Volume 6, Number 2 (Summer 2016 -- 2016) | PTJ 2016, 6(2): 93-102 | Back to browse issues page


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Mortazavi S S, Mortazavi Z, Mirbagheri S S. Evaluation of the Relationship Between Fine Motor Skills and Demographic Indices in Students With Hearing Impairment. PTJ. 2016; 6 (2) :93-102
URL: http://ptj.uswr.ac.ir/article-1-292-en.html

1- Department of Occupational Therapy, School of Rehabilitation Sciences, Hamedan University of Medical Sciences, Hamedan, Iran.
2- Department of Speech Therapy, University of Social Welfare and Rehabilitation Sciences, Tehran, Iran.
Abstract:   (349 Views)

Purpose: Human hands, thanks to their fine movements, are efficient tools to work, play, and do daily life activities, especially in students with specific requirements such as the ones with hearing impairment.
Methods: Thirty-two students (14 males and 18 females) with hearing impairment with the mean age of 8.43 years participated in the current research. The present descriptive-analytical study was conducted in a cross-sectional format using convenience sampling method. The research tools included demographic questionnaire, the Conners scale, and Purdue pegboard test. The data were analyzed by SPSS 23, and the results were evaluated based on mean value comparison tests for 2 groups (2 independent samples T-Test), and also more than 2 groups (ANOVA).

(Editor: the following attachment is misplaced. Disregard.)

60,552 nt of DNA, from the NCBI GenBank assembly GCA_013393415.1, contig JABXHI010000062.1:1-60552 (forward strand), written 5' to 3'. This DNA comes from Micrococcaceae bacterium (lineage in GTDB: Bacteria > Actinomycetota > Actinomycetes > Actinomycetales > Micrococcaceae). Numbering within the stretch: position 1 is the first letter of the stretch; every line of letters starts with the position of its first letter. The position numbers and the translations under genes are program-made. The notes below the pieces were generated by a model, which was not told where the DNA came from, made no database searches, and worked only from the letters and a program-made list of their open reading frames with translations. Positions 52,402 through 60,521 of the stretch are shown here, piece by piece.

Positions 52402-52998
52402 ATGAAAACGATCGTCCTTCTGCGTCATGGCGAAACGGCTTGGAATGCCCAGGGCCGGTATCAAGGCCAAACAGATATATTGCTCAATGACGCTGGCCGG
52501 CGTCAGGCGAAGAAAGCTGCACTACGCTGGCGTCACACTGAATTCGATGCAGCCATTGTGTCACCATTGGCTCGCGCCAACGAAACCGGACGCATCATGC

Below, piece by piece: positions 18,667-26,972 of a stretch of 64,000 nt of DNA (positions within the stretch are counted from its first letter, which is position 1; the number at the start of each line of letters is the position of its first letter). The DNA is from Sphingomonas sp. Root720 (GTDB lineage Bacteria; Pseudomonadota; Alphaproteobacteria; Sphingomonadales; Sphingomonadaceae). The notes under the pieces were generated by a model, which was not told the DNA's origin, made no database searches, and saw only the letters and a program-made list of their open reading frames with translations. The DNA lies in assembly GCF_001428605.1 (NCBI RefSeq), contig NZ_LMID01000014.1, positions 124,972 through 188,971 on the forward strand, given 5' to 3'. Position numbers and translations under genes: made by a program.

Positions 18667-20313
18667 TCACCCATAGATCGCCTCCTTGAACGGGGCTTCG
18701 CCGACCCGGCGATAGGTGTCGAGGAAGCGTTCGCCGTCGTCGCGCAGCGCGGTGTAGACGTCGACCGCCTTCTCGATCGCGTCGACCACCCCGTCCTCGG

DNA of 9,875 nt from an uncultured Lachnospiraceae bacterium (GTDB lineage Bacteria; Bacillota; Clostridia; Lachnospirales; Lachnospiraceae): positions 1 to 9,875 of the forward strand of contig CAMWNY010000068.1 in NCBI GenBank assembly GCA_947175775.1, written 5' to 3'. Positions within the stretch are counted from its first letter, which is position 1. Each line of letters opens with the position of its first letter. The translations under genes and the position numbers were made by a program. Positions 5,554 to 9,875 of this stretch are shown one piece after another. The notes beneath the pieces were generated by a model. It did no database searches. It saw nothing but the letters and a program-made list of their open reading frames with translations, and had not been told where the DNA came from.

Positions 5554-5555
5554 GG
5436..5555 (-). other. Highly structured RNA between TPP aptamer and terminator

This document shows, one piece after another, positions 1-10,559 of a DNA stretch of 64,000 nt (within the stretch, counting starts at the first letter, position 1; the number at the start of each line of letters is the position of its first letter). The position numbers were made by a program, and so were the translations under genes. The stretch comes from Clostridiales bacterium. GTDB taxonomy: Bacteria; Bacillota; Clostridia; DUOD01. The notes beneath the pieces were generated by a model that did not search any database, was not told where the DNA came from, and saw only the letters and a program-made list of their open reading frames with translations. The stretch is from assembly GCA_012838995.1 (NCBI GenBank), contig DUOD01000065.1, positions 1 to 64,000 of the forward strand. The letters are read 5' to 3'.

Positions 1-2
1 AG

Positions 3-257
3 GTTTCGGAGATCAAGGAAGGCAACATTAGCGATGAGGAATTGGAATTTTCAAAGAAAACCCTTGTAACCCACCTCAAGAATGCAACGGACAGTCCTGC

Results: Average (SD) scores of different parameters were obtained as follows: speed of dominant hand, 6.67(1.20); speed of non-dominant hand, 4.81(1.42); coordination of hands, 1.34(2.96); hand skill, 14.48(3.64), and assembly, 8.26(5.31). Gender, handedness, and cause of hearing impairment did not play a significant role in the acquired scores of the hand skills (P>005). Average scores of both hands’ skill was significantly different between the rural and urban groups (P=0.013), and the average score acquired for hand skill in the rural group was higher than that of the urban group. Also, concerning the relationship between the parents’ education and hand skill, a significant relationship was observed between the mothers’ education and the students’ hand skills (P=0.006).
Conclusion: The effects of mothers’ education and living place on fine motor movement were more significant than the other causes such as hearing impairment, handedness, and gender. Therefore, the necessity of rehabilitation and instructional interventions of fine (delicate) hand movements is emphasized for hand performance improvement in daily life activities, education, as well as ambient and recreational experiences. 

Full-Text [PDF 508 kb]   (101 Downloads)    
Type of Study: Research | Subject: Special
Received: 2015/11/30 | Accepted: 2016/03/23 | Published: 2016/07/1

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